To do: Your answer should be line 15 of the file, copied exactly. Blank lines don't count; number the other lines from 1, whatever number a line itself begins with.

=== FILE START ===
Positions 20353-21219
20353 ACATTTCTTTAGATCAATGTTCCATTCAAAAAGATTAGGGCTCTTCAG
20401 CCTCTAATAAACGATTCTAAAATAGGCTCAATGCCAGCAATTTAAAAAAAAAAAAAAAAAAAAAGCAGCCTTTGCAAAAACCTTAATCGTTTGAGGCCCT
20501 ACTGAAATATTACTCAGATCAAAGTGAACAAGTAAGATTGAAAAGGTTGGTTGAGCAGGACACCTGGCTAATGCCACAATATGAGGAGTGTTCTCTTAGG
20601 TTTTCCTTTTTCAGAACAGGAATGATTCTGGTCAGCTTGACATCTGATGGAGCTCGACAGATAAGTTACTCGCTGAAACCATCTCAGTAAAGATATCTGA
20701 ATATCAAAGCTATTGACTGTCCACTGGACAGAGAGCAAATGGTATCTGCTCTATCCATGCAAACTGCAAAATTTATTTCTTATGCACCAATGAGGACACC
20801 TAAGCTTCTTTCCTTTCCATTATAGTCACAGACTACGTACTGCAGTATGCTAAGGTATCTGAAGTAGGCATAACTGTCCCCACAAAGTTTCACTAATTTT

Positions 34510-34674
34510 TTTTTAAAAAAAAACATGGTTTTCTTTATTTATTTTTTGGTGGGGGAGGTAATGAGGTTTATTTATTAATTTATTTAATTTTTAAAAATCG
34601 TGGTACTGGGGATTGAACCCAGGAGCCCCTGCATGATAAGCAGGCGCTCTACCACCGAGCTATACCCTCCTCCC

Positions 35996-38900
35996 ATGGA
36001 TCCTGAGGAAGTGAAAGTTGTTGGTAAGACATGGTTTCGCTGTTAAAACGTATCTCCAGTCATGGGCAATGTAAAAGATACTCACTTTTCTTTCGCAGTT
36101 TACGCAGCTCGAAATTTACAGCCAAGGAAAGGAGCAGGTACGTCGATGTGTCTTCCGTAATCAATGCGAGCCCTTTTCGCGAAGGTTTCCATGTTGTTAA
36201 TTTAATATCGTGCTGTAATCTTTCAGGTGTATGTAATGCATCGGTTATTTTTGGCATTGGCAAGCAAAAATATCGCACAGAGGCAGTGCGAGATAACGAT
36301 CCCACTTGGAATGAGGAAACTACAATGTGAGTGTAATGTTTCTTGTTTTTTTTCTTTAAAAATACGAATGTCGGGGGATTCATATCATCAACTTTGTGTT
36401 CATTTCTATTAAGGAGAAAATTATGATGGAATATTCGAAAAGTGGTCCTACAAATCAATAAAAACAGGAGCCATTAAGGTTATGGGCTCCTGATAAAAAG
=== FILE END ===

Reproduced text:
36201 TTTAATATCGTGCTGTAATCTTTCAGGTGTATGTAATGCATCGGTTATTTTTGGCATTGGCAAGCAAAAATATCGCACAGAGGCAGTGCGAGATAACGAT